Jun 302015

IDDQDBased on yesterday’s post, already two people asked why not just wirehead with a large and complex set of emotions.

I’m old enough to have played the original Doom when it came out (sooo old!). It had a cheat-code that made you invincible, commonly called god-mode. The first thing you notice is that it’s super cool to be invincible and just mow down all those monsters with impunity! The next thing you notice is that after a while (maybe ten minutes?) it loses all appeal. It becomes boring. There is no game anymore, once you no longer have to worry about taking damage. It becomes a task. You start enabling other cheats to get through it faster. Full-ammo cheats, to just use the biggest, fastest gun nonstop and get those monsters out of your way. Then walk-through-wall cheats, so you can just go straight to the level exit without wandering around looking for keys. Over, and over, and over again, level after level. It becomes a Kafka-esque grotesquery. Why am I doing this? Why am I here? Is my purpose just to keep walking endlessly from Spawn Point to Exit, the world passing around me in a blur, green and blue explosions obscuring all vision? When will this end?

It was a relief to be finished with the game.

That was my generation’s first brush with the difference between goal-oriented objectives, and process-oriented objectives. We learned that the point of a game isn’t to get to the end, the point is to play the game. It used to be that if you wanted to be an awesome guitarist, you had to go through the process of playing guitar a LOT. There was no shortcut. So one could be excused for confusing “I want to be a rock star” with “I want to be playing awesome music.” Before cheat codes, getting to the end of the game was fun, so we thought that was our objective. After cheat-codes we could go straight to the end any time we wanted, and now we had to choose – is your objective really just to get to the end? Or is it to go through the process of playing the game?

Some things are goal-oriented, of course. Very few people clean their toilets because they enjoy the process of cleaning their toilet. They want their toilet to be clean. If they could push a button and have a clean toilet without having to do the cleaning, they would.

Process-oriented objectives still have a goal. You want to beat the game. But you do not want first-order control over the bit “Game Won? Y/N”. You want first-order control over the actions that can get you there – strafing, shooting, jumping – resulting in second-order control over if the bit finally gets flipped or not.

First-order control is god mode. Your goal is completed with full efficiency. Second-order control is indirect. You can take actions, and those actions will, if executed well, get you closer to your goal. They are fuzzier, you can be wrong about their effects, their effects can be inconsistent over time, and you can get better at using them. You can tell if you’d prefer god-mode for a task by considering if you’d like to have it completed without going through the steps.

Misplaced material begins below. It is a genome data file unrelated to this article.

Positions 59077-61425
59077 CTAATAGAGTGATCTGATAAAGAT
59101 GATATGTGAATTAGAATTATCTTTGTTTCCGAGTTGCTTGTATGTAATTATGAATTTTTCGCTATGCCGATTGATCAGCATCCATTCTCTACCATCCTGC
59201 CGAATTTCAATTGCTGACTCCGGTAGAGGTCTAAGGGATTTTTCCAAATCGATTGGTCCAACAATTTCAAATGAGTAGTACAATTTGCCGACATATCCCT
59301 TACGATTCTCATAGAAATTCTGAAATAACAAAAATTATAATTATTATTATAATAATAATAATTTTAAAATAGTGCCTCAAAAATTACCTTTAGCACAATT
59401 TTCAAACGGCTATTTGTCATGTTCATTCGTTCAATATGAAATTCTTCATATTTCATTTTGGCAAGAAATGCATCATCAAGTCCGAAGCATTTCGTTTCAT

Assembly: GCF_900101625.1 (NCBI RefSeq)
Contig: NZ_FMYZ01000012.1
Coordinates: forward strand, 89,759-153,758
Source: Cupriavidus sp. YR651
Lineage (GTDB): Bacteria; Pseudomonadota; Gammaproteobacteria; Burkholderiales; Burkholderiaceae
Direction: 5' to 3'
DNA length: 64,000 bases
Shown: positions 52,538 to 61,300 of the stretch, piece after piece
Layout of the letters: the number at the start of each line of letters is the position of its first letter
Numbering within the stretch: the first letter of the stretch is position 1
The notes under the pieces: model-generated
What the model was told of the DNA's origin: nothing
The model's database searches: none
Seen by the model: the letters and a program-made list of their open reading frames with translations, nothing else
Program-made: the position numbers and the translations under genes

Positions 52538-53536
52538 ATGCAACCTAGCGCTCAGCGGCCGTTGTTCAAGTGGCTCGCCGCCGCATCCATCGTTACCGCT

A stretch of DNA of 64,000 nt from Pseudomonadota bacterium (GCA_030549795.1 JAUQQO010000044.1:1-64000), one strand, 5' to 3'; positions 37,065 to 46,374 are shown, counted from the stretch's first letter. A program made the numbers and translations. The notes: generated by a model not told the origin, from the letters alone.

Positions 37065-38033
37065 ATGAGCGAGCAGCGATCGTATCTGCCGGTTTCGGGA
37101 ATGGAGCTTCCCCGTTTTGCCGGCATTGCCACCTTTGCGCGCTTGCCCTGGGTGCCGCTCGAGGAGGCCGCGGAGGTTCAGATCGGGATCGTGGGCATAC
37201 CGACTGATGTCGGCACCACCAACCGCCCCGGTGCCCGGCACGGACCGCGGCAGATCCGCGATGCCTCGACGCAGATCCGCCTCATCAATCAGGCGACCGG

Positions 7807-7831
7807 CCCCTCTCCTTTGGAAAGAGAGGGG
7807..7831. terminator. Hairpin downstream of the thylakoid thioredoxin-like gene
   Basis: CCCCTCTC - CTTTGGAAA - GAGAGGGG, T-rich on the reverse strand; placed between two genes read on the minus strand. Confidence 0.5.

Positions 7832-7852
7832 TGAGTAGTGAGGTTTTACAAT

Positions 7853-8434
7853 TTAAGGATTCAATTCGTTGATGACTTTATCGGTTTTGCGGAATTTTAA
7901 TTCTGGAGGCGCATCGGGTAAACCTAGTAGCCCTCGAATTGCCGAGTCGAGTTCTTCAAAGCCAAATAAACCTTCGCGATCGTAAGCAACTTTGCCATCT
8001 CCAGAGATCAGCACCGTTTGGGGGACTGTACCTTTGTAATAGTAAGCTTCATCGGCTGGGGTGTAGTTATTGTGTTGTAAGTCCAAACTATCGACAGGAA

Do you want to:

Have Not Played The Game, And Have It Completed?  or Be Playing The Game?

Have A Clean Toilet, Without Cleaning It Yourself? or Be Cleaning The Toilet?

Be At The End of a Movie? or Be Watching The Movie?

Have A #1 Single? or Be Creating Amazing Music?

If the answer is in the first column, you want first-order control. If it is in the second column, you want second-order control.

Wireheading, even variable multi-emotional wireheading, assumes that emotions are a goal-oriented objective, and thus takes first-order control of one’s emotional state. I contest that emotions are a process-oriented objective. The purpose is to evoke those emotions by using second-order control – taking actions that will lead to those emotions being felt. To eliminate that step and go straight to the credits is to lose the whole point of being human.

  9 Responses to “God Mode is Super Lame”

  1. It used to be that if you wanted to be an awesome guitarist, you had to go through the process of playing guitar a LOT. There was no shortcut.

    Wait, there’s now a shortcut? I’m using Yousician to gamify learning the guitar (which I recommend by the way), which makes practising a lot more fun than it was, but it sounds like you’re talking about being an awesome guitarist without having to practise…

    • Whoops, sorry, no. :) I was making an allusion to video-gaming without being explicit, my bad. I meant that there used to not be shortcuts to winning things, you had to become good at the process first (couldn’t win the world cup without being excellent at the process of football-playing, etc), but with the advent of video games it became possible to have shortcuts to “winning” without going through the process.

  2. I don’t see a difference between watching a movie and wireheading. You’re a passive recipient of constructed sequential input.

    I have enjoyed Doom both in god mode and normal mode as a kid. God mode is not the same as jumping to the end, it is the fun of blasting your enemies with cheated superiority.